Randomized clinical trials are the mainstay for new medicines. But trial enrollment is often a struggle, with 80% of trials not meeting enrollment deadlines and as many as a third of participants dropping out before the process is over. Part of the problem may be that trial design is trapped in a brick-and-mortar mindset, say critics, where a physical location serves as a single, inconvenient focal point for the delivery of care.

The Covid-19 crisis threw that model for a loop. After trial enrollment dropped 70% in the first months of the pandemic, researchers increasingly turned to remote methods of conducting trials that included telemedicine, wearables, smartphone apps and providers outside the hospital, a paradigm that is collectively called decentralized trial design.

The innovation is likely to be long lasting. The US Food & Drug Administration issued guidance in March 2020 to accommodate DCT designs and, in 2021, updated guidance for sponsors, investigators and institutional review boards. Congress is also deliberating over the 21st Century Cures 2.0 Act, with part of that legislation encouraging the wider adoption of decentralized trials.

“People realized that decentralized trials can make clinical trials more resilient to whatever pops up next—monkeypox, another war,” says Amir Kalali, a physician and co-founder of the Decentralized Trials Research Alliance, a nonprofit collaboration of more than 100 healthcare stakeholders to accelerate the adoption of DCTs. “Most of the methodology has been available, but people needed a gun to their heads to do it.”

About 1,300 decentralized trials using virtual or decentralized components will likely begin in 2022 a 28% increase from 2021 and a dramatic 93% boost from 2020, according to a GlobalData analysis. While that number accounts for less than 0.4% of all clinical trials according to the website clinicaltrials.gov, a recent survey of 127 senior clinical research executives also signals the ongoing shift. Nearly eight out of ten respondents said they plan to run at least one clinical trial using DCT components this year.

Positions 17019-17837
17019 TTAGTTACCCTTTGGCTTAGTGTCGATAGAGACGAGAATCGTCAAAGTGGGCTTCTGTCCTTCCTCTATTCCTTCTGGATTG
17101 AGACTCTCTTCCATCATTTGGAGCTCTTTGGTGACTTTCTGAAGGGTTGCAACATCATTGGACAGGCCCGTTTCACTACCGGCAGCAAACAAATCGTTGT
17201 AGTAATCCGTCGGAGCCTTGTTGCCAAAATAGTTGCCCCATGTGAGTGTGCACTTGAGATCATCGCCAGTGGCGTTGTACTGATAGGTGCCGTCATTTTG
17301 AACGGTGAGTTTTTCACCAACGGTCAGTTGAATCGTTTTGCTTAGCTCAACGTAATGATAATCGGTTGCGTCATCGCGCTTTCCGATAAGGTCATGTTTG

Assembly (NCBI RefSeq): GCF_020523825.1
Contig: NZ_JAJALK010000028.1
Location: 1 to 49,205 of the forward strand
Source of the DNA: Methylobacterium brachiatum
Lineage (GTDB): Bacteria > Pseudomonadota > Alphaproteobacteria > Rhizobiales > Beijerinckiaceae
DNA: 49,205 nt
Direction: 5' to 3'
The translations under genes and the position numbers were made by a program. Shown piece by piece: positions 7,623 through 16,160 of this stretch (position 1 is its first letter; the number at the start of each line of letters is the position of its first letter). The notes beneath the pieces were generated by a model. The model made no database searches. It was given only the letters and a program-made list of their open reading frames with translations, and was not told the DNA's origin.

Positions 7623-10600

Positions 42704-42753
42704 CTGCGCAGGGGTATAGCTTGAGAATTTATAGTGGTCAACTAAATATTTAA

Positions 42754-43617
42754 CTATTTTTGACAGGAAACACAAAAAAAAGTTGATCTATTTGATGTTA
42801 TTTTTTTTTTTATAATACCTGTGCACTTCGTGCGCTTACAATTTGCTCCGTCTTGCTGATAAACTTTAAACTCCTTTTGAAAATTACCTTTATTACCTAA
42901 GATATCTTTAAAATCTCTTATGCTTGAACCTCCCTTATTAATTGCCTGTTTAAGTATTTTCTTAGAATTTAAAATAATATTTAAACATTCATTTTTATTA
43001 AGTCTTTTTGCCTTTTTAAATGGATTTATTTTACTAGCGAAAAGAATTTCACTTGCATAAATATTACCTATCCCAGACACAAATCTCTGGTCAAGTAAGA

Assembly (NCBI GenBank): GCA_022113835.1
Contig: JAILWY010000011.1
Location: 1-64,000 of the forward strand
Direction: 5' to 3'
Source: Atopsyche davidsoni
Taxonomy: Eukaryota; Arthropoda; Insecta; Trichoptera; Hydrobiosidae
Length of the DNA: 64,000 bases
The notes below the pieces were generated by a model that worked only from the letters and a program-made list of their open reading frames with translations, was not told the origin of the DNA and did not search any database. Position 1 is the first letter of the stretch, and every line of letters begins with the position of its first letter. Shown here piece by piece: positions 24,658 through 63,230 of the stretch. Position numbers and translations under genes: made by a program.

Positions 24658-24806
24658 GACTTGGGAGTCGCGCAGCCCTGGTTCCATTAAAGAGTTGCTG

In theory, a DCT approach allows investigators to meet participants where they’re at, in their homes or easily accessible community sites, an approach that proponents say will result in faster and more diverse recruitment, improved participant experience and the generation of better data at reduced costs. Asian, Hispanic, Black and Latinos are also consistently and significantly under-represented in traditional clinical trials, an injustice that DCTs hope to right.

But whether DCTs will yield significant improvements over traditional trial processes and practices remains to be seen. “We’re in the early days,” says Sally Okun, executive director of the Clinical Trials Transformation Initiative, a public-private partnership established by the FDA and Duke University. The group is analyzing studies that employed DCT components during the pandemic to understand how these modifications impacted trial conduct. “DCT elements went into play emergently during Covid-19 without sufficient evidence behind them that this is going to make your recruitment more efficient, for example, or this is going to make the consenting process less burdensome,” Okun says.

A white paper on DCTs recently published by the Association of Clinical Research Professionals also raises concerns about data privacy, scalability and participant safety. Successful DCTs will need collaborative teams, including non-traditional partners from the technology world to support the utilization of digital communication and data collection tools safely and securely, says Jeri Burr, a nurse, lead author of the paper and executive director of the University of Utah’s Trial Innovation Center. “We need people who understand the back end of this technology and how these things work to help ensure data integrity,” Burr says.

One significant barrier to DCT adoption remains the digital divide. Around one in 14 Americans lack access to the internet, with rates higher in rural areas and among minority ethnic groups. “Whoever is funding and executing DCTs is going to need to write in support for these target patient populations early on, such as making sure remote monitoring systems are available and easy to use, and that someone is dedicated to tech support,” says Rebekah Angove, executive vice president, research and evaluation at the Patient Advocate Foundation.

Signs are that the clinical trials industry is also not quite ready for a full paradigm shift. Only two out of three clinical trial executives planning to conduct DCTs sites, for example, are prepared to incorporate telemedicine and eConsent software into their operations. That’s in sharp contrast to the proliferation of cloud-based platform solutions and other capabilities offered by technology vendors to enable DCTs, which are being financed at record rates by the venture capital community.

DCTs will only really come into their own once health care stakeholders bridge this gap between the tech industry and the operators of clinical trials—a feat that will take some time to accomplish. “We need to identify incremental milestones for the next few years and build on them and have evidence that we can keep scaling up,” Okun says. “That’s when transformation will begin to happen.”